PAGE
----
Ethics? It’s about Power
Leaders hard pressed to support reform
by Frank Cagle
For the first time in memory Republican legislators seem to be winning the public-relations battle in Nashville. House Speaker Jimmy Naifeh and his leadership team are continually being cast in the role of obstacles to ethics reform, continually voting against ethics proposals put forward by Minority Leader Bill Dunn of Knoxville.
The Democrats have been accused of a failure to “get it” or to realize that “the party’s over.” But they do get it. The problem for Speaker Naifeh is that there isn’t much he can do about it.
Ethics reform is about more than ethics. Transparency in the operation of the legislature will result in a loss of power. Open meetings, recorded subcommittee votes and reducing the power of a handful of super lobbyists is an assault on the system that allows the legislative leadership to rule with an iron hand. The more the public is informed as to the way the legislature operates, the harder it is to bring the hammer down.
This is not so much a Republican-versus-Democrat fight. The Democrats are on their heels because they have been the party in power for decades.
(The Republicans swept into control of the U.S. Congress in 1994 because of the House banking scandal, arrogance and the free-spending of the Democrats who had controlled the House for
Some of the Republican proposals concern tightening up rules on the Black Caucus, which has been revealed to be an organization badly in need of an accountant and reporting requirements. But African Americans comprise one-third of Naifeh’s voting bloc in the House; he has to tread lightly.
Ethics bills that prevent members and their families from benefiting from legislation are also sensitive subjects. If you go down the list of Democrats on the committee drawing up ethics
It is no coincidence that the legislators caught up in the Tennessee Waltz indictments consisted of Democrats and one Republican Naifeh supporter. If the FBI undercover operative had been going around trying to give money to rank-and-file Republicans to pass legislation it would have been very suspicious.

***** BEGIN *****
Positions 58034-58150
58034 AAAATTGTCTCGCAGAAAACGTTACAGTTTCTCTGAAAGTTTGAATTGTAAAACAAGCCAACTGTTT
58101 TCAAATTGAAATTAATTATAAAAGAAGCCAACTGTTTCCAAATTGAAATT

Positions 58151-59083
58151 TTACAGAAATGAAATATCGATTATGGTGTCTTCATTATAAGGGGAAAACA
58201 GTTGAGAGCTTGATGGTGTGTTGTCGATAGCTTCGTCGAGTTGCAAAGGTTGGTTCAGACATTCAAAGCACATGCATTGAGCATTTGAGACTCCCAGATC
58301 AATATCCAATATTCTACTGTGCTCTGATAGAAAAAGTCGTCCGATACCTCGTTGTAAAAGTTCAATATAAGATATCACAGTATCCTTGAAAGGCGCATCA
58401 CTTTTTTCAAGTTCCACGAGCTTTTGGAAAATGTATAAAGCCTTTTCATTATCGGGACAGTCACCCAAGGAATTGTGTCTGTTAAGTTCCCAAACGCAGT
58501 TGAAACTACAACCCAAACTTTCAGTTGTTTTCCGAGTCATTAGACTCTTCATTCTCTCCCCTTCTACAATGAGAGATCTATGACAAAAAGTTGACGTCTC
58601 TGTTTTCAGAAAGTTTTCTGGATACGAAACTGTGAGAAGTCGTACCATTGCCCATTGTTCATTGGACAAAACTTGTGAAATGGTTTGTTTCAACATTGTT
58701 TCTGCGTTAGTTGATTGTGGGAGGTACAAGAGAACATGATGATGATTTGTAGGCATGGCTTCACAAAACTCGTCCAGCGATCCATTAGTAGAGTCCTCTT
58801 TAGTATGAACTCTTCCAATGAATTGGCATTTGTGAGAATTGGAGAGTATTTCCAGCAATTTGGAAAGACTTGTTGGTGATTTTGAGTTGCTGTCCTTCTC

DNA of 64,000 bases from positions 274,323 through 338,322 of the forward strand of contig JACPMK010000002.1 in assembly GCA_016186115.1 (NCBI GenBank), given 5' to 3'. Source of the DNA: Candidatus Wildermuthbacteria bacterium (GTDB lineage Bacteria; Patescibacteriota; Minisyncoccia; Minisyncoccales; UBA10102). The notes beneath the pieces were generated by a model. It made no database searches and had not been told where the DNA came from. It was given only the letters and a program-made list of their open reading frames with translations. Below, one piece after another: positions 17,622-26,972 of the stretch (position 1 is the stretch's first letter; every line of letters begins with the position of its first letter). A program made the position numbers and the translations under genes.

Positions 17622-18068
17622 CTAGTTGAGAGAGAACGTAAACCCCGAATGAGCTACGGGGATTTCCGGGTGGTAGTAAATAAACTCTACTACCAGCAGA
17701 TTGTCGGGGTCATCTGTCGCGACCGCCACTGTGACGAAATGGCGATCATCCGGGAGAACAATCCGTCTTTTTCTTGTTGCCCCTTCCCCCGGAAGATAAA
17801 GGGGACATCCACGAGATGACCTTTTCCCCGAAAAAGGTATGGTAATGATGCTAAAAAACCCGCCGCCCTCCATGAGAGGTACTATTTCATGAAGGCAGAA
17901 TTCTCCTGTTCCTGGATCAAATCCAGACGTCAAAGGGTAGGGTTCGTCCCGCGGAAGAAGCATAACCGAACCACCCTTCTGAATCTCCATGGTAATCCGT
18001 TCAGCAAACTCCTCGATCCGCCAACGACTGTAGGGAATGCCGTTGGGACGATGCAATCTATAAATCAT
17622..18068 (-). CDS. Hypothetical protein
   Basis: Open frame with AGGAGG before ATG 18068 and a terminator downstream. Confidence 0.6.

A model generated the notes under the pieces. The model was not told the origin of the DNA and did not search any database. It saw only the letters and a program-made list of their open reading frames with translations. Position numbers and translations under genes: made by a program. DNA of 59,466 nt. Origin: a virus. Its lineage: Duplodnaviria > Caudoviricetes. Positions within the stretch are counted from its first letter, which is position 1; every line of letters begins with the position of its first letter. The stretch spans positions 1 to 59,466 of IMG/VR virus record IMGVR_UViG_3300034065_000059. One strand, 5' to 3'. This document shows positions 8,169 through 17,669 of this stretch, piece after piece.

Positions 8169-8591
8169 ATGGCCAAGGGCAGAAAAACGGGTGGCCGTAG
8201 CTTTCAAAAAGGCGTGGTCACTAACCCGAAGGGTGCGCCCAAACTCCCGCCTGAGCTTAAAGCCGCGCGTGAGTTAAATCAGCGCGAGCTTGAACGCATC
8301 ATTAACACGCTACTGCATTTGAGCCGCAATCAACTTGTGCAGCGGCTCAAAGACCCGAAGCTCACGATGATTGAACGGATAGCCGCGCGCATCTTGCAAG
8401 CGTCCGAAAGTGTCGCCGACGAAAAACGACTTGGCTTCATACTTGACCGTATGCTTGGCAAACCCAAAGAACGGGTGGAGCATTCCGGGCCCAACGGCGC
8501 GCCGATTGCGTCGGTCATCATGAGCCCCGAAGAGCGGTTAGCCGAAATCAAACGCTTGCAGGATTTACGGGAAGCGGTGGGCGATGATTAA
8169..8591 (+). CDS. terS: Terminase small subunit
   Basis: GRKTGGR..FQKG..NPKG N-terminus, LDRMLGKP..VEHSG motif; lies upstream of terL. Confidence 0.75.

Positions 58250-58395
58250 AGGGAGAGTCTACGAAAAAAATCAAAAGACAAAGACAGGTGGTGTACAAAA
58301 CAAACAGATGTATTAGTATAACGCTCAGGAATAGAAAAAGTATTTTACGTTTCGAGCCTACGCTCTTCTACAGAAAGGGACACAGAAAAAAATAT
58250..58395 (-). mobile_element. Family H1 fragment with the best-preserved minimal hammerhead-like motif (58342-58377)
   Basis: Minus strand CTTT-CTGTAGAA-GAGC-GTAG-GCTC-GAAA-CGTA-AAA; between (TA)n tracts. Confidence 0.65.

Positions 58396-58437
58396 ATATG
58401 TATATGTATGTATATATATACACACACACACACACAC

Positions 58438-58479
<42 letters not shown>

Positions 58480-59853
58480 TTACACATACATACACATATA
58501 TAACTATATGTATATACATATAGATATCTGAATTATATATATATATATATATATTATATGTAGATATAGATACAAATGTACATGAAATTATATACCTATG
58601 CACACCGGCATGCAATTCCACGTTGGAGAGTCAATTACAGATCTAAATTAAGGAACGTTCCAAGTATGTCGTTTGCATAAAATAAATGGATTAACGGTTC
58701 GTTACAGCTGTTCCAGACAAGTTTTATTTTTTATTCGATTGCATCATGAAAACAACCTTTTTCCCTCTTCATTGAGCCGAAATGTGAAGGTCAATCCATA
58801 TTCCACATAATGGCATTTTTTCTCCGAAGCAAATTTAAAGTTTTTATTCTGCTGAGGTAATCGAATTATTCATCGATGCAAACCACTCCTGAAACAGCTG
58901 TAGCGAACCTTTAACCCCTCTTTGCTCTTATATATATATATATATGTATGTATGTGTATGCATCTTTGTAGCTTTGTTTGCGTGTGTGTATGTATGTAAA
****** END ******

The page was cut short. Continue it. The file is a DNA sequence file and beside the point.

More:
The power and the potentialities for corruption in the legislature are centered on committee chairs, powerful subcommittee chairs and the leadership. That’s what makes it a Democratic problem and that’s what makes meaningful change difficult for Naifeh and his leadership team to accept.
Sunshine is a disinfectant that threatens the power of the leadership. Naifeh and his lieutenants control the flow of legislation primarily by use of subcommittees. That’s where bills they don’t like get killed. If all meetings were public and all subcommittee votes were posted on the Internet, bloggers, citizens groups and reporters could easily observe bills being killed. You could also watch to see when some member of leadership drops in on a subcommittee and insists on voting. That’s a sure sign the bill in question is one the leadership does not want to come to the floor.
(Example: The Republicans have some gun bill that will be popular with the NRA. The leadership doesn’t like the bill, but cannot afford to have the Democrats on record on the floor opposing it. That vote will be used for mail-out pamphlets to gun owners against Democrats in the next election. So the leadership has to kill the bill in an unrecorded voice vote in a subcommittee.)
Sessions of the legislature are mostly about the budget. Where the money goes, or doesn’t go, is a huge part of the business that gets done. The budget is usually worked out in secret meetings around the Capitol or even across town. The real allocation of the state’s resources is rarely done in public. Requiring all meetings to be subject to the Sunshine law means the public will be able to see the sausages being made. That will make it harder for the governor, the leadership and the finance committees to reach a consensus. Usually the budget gets sprung on the rank and file for an up-or-down vote. There is little opportunity for change.
Dunn and the other Republicans will continue to press for a long list of ethics-law changes. The Democrats will slow walk the process, trying to keep as much power within the leadership as possible. There will also be Republicans who agree with the leadership that too much sunshine can be a bad thing.
If you are scoring it at home, look at the final package. Look for open meetings, enforcement mechanisms and complete disclosure. Otherwise it will be business as usual.
Frank Cagle is a political analyst and the editor of Knoxville Magazine . You can reach him at firstname.lastname@example.org .